Dont judge a book by its cover was the subject line in an email from an enthusiastic foodie encouraging me to check out Pad Thai. The location isnt particularly inviting, she wrote, but the place is clean and cheery on the inside, and the food is good. She especially recommended the summer rolls and spicy basil beef.
Never one to pass up a tip about a potential hole-in-the-wall discovery, I decided to peek inside the covers of this recent addition to the local catalog of Thai titles. Heres my synopsis.
Prologue: It all began when Wiraporn Phoomsakha got laid off from the printing company where shed worked for 10 years. A native of Thailand who had come to the States in 1999, the resourceful Phoomsakha persuaded her husband, Vatasin, to partner with her in opening a Thai restaurant.
The couple settled on a location in a modest brick building just off I-85 that had for over a decade been home to the Vietnamese restaurant Kim Son. They spruced the place up, decorating it attractively on a shoestring budget. Colorful batik elephant print tablecloths added a distinctive note to an otherwise standard Thai restaurant decor.
The couple opened the doors to Pad Thai last summer, with Vatasins brother, Sorasak an experienced chef who has worked locally at Thai Lanna, Champa and Twisted Noodles in charge of the kitchen.
Chapter 1 A Tantalizing Beginning: The summer rolls (listed on the menu as fresh roll ) turn out to be every bit as delightful as my tipster suggested. Featuring a pastel pastiche of shrimp, chicken breast, carrot, lettuce, mint and noodles visible through translucent rice paper wrappers, theyre considerably larger than most and a bargain at $5.95 for two.
Shrimp in blankets of crisp egg roll wrapper are another fetching starter. So is chicken satay, well-seared but still moist on bamboo skewers, and served with a pair of tasty dipping sauces: traditional peanut, and a lightly sweet rice vinegar punctuated with finely diced cucumber and red onion.
The first hint of discord in the Pad Thai story takes the form of the classic beef salad, yum nua. The vegetables are fresh and the petal-thin beef tender if ragged. But the dressing is a bland shadow of the ideal for a Thai classic thats supposed to sparkle with fish sauce, chiles and lime.
Thai coconut soups flavor is likewise lacking in character, though fresh mushroom, scallion, and tomato are welcome garnishing touches. The soup and salad will prove to be foreshadowings of a recurring motif: emphasis on fresh ingredients too often undermined by timid spicing.
Chapter 2 Yearning for More Spice: Green curry is one of several dishes on the menu marked with two chiles, icons indicating that the dish is very hot. It isnt. Its flavorful, mind you, and chock-a-block with snappy green beans, julienne red and green bell peppers, and basil. But on a scale of zero to two chiles, its a one at best.
Thats pretty consistently the case across the board, from the coconut soup (rated one chile) to Panang curry (two chiles). Id suggest mentally subtracting one chile from the ratings, and ordering accordingly. If its two-chile heat youre craving, specify that you want the dish extra spicy when you order it. And look serious when youre saying it.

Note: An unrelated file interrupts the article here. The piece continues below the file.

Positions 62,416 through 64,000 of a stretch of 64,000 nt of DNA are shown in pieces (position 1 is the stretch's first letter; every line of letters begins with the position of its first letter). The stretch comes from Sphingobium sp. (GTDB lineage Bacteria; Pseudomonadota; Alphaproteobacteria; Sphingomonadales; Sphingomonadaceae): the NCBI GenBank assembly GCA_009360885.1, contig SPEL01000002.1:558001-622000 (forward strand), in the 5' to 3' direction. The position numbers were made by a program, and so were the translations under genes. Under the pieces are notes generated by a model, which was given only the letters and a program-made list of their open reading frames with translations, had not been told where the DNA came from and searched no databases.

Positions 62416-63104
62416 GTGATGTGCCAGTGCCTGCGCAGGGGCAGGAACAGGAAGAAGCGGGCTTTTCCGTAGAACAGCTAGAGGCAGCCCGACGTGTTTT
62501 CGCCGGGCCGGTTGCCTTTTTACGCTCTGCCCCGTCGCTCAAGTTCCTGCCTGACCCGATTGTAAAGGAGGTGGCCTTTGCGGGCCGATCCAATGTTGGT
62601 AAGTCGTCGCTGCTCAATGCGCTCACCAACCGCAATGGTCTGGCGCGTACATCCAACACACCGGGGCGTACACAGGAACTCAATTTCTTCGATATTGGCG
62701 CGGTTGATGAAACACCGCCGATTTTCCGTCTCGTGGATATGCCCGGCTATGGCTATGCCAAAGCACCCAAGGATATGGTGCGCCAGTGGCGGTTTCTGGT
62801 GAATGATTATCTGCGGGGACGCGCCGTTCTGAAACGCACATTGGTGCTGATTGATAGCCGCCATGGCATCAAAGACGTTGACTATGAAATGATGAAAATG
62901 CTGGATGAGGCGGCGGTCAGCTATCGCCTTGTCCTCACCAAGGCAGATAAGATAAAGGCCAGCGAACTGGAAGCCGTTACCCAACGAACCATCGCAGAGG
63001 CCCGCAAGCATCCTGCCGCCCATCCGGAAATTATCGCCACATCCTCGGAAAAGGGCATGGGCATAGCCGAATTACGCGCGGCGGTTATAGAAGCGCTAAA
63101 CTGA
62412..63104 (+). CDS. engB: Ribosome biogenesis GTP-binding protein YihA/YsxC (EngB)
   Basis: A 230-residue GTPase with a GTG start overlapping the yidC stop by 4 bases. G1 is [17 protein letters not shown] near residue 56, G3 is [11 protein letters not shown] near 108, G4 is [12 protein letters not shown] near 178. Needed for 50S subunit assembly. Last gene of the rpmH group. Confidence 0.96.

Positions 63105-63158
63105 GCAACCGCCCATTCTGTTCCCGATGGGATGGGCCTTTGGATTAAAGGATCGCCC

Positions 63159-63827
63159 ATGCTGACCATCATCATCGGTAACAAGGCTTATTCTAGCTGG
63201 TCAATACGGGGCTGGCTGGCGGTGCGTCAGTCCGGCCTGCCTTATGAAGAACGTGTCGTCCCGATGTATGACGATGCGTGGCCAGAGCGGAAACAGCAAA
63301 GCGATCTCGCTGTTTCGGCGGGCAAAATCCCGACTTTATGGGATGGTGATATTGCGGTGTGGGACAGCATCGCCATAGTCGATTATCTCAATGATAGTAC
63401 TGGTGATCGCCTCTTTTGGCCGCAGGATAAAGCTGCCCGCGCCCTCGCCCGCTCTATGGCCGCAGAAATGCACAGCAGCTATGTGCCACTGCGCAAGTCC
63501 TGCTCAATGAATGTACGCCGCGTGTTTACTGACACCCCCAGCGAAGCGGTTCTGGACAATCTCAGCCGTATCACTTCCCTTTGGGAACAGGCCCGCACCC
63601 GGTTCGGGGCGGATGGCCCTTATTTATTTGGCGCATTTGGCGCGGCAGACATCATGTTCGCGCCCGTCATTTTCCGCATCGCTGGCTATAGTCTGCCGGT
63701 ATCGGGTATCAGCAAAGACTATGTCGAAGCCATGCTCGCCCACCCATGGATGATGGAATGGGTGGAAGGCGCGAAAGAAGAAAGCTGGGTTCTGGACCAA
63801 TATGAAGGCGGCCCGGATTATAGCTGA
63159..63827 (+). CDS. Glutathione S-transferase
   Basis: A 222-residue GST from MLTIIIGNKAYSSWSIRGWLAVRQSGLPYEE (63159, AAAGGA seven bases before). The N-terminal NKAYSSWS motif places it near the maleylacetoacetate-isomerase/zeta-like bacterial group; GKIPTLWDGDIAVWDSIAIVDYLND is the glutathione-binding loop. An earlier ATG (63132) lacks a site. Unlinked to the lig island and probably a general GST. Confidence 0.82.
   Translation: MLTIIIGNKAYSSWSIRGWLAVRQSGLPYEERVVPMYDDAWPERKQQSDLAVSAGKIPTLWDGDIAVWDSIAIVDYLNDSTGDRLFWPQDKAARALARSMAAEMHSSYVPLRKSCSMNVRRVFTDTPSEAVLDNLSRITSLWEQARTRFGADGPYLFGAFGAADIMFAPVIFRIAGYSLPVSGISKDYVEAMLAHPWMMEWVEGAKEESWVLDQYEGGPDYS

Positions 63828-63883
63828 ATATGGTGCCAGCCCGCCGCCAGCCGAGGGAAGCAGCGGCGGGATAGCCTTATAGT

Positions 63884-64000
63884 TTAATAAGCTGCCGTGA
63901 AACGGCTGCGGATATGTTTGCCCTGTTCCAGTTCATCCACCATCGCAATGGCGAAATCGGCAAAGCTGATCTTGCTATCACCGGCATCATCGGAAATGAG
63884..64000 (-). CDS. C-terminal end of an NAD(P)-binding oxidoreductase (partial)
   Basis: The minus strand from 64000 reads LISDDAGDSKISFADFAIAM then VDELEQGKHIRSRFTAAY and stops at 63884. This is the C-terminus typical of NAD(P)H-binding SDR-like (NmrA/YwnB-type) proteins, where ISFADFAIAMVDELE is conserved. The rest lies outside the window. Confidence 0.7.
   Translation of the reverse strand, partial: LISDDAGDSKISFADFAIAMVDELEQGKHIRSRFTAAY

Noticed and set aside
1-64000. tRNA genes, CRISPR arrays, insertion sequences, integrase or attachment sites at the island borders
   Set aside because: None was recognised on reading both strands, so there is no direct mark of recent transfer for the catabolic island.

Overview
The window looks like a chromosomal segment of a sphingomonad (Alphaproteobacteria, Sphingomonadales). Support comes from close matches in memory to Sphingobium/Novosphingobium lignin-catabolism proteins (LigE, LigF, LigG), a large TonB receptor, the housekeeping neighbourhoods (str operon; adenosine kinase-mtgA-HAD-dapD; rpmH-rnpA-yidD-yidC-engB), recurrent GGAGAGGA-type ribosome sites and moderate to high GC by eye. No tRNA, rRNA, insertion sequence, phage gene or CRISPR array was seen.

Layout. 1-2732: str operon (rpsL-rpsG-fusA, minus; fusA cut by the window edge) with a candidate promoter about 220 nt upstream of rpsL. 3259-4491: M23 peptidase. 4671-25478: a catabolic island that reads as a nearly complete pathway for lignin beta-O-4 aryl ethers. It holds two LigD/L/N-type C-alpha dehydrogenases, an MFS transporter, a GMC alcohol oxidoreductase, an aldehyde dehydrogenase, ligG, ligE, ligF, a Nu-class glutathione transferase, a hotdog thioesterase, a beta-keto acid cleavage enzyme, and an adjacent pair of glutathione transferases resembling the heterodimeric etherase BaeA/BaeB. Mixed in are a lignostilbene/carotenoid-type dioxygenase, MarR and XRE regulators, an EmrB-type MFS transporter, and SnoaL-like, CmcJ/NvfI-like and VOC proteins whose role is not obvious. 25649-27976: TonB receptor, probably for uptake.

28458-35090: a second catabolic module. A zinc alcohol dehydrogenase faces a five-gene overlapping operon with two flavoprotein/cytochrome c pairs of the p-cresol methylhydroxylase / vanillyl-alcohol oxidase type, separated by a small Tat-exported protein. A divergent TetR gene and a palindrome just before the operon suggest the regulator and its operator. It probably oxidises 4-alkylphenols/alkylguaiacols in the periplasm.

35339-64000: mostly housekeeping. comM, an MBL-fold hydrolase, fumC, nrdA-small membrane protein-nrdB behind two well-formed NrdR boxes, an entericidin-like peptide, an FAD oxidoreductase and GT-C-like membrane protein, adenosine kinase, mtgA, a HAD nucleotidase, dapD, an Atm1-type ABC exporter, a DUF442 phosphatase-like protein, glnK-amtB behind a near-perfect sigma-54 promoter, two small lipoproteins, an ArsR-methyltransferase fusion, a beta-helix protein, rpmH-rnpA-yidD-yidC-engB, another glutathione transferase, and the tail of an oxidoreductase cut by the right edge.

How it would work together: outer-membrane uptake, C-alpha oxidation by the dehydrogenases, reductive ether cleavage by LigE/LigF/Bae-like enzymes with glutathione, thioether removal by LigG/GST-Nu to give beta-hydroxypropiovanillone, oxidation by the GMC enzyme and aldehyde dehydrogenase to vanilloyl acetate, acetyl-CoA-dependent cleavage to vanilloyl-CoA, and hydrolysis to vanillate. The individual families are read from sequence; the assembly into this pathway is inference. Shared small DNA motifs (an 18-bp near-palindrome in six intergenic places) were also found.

The restaurants namesake dish is authentically mild, though its the sweetest rendition of pad thai I recall ever having. Otherwise, the dish is a respectable rendition of the traditional medley of rice noodles, bean sprouts, egg, scallion and ground peanuts.
Crispy duck, one of a handful of listings under the Chefs Special heading, is worthy of its special place on the menu.
But my favorite among all the dishes I sampled over the course of two visits is found among the regular entrees. Spicy basil beef serves up bright, crunchy vegetables and lean, exceptionally tender beef in a kaleidoscope of colors, textures and flavors riddled with basil leaves. Once again, my email correspondents tip proves to be on the money.
Chapter 3 Lost in the Weeds? Both times I dined at Pad Thai once on a weeknight and again on a weekend there was only one server on the floor. While friendly and enthusiastic, she was clearly overwhelmed at times. As a result, the meal felt rushed and confused entrees arriving midway through appetizers, server hurrying to place the appetizer order before youve had a chance to order drinks, that sort of thing.
Chapter 4 Sweet Seduction: Mango over sticky rice: if its available, get it. Tropically fragrant and artfully garnished with black sesame seeds and a drizzle of coconut cream, it will seduce you into planning a return visit to Pad Thai. Youve confirmed the truth in the saying dont judge a book by its cover. Next time, though, youll know to give the table of contents a careful reading.
2425 Guess Road, Durham
Rating: * * 1/2
Atmosphere: modestly furnished, traditional Thai
Noise level: low
Service: friendly but often rushed and confused
Recommended: fresh rolls, chicken satay, spicy basil beef, mango over sticky rice
Open: Lunch and dinner Monday-Saturday.
Other: beer and wine; accommodates children; good vegetarian selection
The N&Os critic dines anonymously; the newspaper pays for all meals. We rank restaurants in five categories: * * * * * Extraordinary * * * * Excellent. * * * Above average. * * Average. * Fair.
The dollar signs defined: $ Entrees average less than $10. $$ Entrees $11 to $16. $$$ Entrees $17 to $25. $$$$ Entrees more than $25.